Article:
Ben Stevens,  a family law practitioner in South Carolina who I haveknown for years has authored an interesting post, How Using Latest Technology Can Lower Stress During Your Child Custody Lawsuit,  He discusses Our Family Wizard, PowerSchool Parent Portals, and MyChart medical portals, as well as others. Ben has long been an advocate of using the latest technology to better serve clients. Many of these tools allow the client to make contemporaneous time-stamped records of important events.

When we use software, we accept a lot of default settings. So many lawyers are just using whatever default font for email that came with Outlook or was selected by their IT department. Considering how much lawyers use email for important communications today, you should examine your options.

For example, if you are using a 10-point font for email, you are just being difficult to people with vision challenges or small monitors. If your practice focuses on elder law or estate planning, then a 12-point (or greater) font should be the standard for both email and client documents.

Standardizing on a new font for everyone in the law firm to use is actually a simple and quick process after you decide on your new font. Some legal professionals spend a lot of time examining fonts. There is even a book for sale titled Typography for Lawyers. If you aren’t willing to commit to that level of research, here’s a great blog post 10 Best Fonts for Email Design in 2021. This brief post informs you about font types and showcases the pros and cons of 10 fonts, making it simple to make a quick decision on font selection.

It is easy to change the default fonts in Outlook. Microsoft provides the instructions.

  1. Go to File > Options > Mail > Stationery and Fonts…
  2. Select the font you want to change
    • New mail messages – Sets the default font for original messages you compose.
    • Replying or forwarding messages – You can have a different font on messages you’re forwarding or replying to. This setting is mostly for the two check boxes that let you mark your comments with your name (or other text) or with a different color of text.
    • Composing and reading plain text messages – Plain text messages will be received by the other person with a standard font, but if you want to use a nicer font when you’re writing the message you can. Just understand that font won’t be sent with the message.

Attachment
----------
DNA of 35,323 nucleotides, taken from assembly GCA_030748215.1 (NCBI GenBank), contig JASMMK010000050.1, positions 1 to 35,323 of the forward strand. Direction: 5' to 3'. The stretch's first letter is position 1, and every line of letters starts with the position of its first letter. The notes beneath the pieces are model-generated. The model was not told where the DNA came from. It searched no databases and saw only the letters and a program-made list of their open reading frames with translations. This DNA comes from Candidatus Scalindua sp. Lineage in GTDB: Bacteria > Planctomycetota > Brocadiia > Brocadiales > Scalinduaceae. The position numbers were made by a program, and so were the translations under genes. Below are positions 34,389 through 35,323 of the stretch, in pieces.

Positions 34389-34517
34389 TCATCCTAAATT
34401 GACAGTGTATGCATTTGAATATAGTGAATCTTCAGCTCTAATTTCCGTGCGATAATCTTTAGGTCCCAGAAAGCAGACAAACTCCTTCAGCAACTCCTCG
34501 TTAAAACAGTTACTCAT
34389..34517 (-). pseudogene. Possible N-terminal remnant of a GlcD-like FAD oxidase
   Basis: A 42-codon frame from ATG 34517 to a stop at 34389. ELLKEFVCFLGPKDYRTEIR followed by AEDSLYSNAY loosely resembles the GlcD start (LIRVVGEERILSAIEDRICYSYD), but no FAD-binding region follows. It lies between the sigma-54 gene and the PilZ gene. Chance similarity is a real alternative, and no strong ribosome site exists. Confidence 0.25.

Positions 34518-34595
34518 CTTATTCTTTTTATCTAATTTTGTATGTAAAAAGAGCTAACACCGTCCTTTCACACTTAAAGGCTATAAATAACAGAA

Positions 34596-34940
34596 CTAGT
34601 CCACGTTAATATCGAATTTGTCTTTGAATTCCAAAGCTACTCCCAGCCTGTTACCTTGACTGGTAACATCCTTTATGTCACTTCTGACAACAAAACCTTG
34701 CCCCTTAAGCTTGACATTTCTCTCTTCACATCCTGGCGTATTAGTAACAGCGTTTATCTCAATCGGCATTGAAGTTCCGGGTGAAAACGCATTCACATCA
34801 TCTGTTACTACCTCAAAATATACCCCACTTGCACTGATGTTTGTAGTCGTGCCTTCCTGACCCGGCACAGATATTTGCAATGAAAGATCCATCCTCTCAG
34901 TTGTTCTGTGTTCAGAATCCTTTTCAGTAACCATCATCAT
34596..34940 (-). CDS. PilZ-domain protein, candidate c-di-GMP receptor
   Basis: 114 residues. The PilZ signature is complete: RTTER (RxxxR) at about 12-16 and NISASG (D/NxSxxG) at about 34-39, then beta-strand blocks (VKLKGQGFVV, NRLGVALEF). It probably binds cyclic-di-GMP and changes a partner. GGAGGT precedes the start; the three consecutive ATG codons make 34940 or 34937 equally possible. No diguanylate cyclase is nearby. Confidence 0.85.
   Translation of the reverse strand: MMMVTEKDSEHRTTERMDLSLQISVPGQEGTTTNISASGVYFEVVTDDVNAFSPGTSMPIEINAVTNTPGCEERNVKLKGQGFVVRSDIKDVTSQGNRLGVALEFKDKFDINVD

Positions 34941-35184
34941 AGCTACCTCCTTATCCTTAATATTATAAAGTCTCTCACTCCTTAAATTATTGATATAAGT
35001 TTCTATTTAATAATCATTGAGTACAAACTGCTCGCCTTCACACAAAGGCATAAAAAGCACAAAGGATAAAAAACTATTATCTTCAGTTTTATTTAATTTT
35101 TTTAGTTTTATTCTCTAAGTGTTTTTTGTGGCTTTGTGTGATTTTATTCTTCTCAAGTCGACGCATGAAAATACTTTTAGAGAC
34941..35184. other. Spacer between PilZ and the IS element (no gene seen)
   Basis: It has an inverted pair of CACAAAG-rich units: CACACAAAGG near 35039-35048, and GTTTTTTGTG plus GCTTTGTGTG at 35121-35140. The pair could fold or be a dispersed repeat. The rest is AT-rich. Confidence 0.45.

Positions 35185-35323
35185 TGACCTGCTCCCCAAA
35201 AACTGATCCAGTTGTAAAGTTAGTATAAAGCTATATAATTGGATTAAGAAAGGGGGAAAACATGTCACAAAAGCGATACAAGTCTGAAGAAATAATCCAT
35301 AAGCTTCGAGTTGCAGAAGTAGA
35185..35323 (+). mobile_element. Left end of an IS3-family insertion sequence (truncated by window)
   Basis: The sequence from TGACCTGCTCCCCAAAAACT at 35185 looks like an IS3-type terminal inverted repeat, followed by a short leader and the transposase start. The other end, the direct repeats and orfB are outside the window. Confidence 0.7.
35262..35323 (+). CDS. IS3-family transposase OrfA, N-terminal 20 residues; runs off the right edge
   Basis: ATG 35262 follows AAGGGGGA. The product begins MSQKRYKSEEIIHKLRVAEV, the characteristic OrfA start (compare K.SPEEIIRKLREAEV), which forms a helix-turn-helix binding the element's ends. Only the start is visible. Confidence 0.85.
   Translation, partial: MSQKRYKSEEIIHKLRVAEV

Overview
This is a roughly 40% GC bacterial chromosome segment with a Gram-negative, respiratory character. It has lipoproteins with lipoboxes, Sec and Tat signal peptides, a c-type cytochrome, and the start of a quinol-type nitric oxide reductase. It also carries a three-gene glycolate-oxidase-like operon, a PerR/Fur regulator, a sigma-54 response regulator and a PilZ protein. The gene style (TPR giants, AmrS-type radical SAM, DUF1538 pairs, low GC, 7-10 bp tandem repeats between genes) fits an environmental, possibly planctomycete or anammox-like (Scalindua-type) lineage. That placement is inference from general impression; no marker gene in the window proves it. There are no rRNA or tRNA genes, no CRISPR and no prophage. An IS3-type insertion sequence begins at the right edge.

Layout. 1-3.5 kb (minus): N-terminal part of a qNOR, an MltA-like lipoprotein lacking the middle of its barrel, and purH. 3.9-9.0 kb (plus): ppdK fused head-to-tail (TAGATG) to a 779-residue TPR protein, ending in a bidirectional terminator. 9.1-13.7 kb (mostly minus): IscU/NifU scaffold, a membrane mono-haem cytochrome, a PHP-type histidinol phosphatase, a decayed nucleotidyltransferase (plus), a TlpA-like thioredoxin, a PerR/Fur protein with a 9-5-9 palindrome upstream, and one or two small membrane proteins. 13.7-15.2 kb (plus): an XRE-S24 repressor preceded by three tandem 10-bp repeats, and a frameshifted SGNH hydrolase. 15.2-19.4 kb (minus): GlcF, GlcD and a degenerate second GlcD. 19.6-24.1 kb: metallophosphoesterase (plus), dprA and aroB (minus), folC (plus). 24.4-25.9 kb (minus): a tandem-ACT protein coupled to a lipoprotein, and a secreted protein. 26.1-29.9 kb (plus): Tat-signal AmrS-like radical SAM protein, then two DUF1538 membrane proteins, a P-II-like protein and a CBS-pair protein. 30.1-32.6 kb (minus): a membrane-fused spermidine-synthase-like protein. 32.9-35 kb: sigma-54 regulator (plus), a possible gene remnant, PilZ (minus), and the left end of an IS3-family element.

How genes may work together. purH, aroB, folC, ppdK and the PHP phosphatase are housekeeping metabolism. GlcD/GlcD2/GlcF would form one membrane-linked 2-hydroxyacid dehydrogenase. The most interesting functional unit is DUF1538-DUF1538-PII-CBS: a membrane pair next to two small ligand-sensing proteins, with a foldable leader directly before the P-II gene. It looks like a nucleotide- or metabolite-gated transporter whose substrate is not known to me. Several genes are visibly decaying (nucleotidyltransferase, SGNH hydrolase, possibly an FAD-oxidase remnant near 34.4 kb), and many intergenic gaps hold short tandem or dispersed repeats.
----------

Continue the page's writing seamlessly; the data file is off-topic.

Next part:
3. Select the options that you want to apply to the default font, such as font style and font size.
  4. Select OK all the way back out to save your changes.

My personal opinion is to use the same font for both new emails and reply/forwards. But I suggest a totally different font for reading and replying to plain text messages. Since this email will be converted to plain text when you hit Send, you are the only one who will see this font. So, make it dramatically different as a reminder that the message will be converted so that fancy fonts and emoticons will not look the same when the recipient opens it.

It’s the time of year for New Year’s resolutions. Well, since this comes out in mid-January, it is the time when many New Year’s resolutions have already been made and broken. But with the new year ahead, it is an appropriate time to reflect on your law firm and the goals you have for the year. So instead of calling your plans for the year resolutions, let’s frame this discussion as goal setting. If you really want to be effective at setting goals, enlist others in your project, and set a review date a few months down the road to see how you’re doing on your plans partway through the year.

Rather than drafting goals for you, we will cover some broad areas so you can create your own law firm’s goals for the new year.


Marketing and client development, for most law firms, is an ongoing process. It seems like you have to market all the time because the return on lawyer marketing efforts is often more long term than immediate.

We will assume for the purposes of this article that you have the basics down. You have a law firm website that directs others to your physical office, provides the law firm phone number and lists some areas of law of your normal practice. We assume you have claimed the Google My Business profile for your current address, and we assume you have invested time in training your staff how to positively deal with potential new clients who call.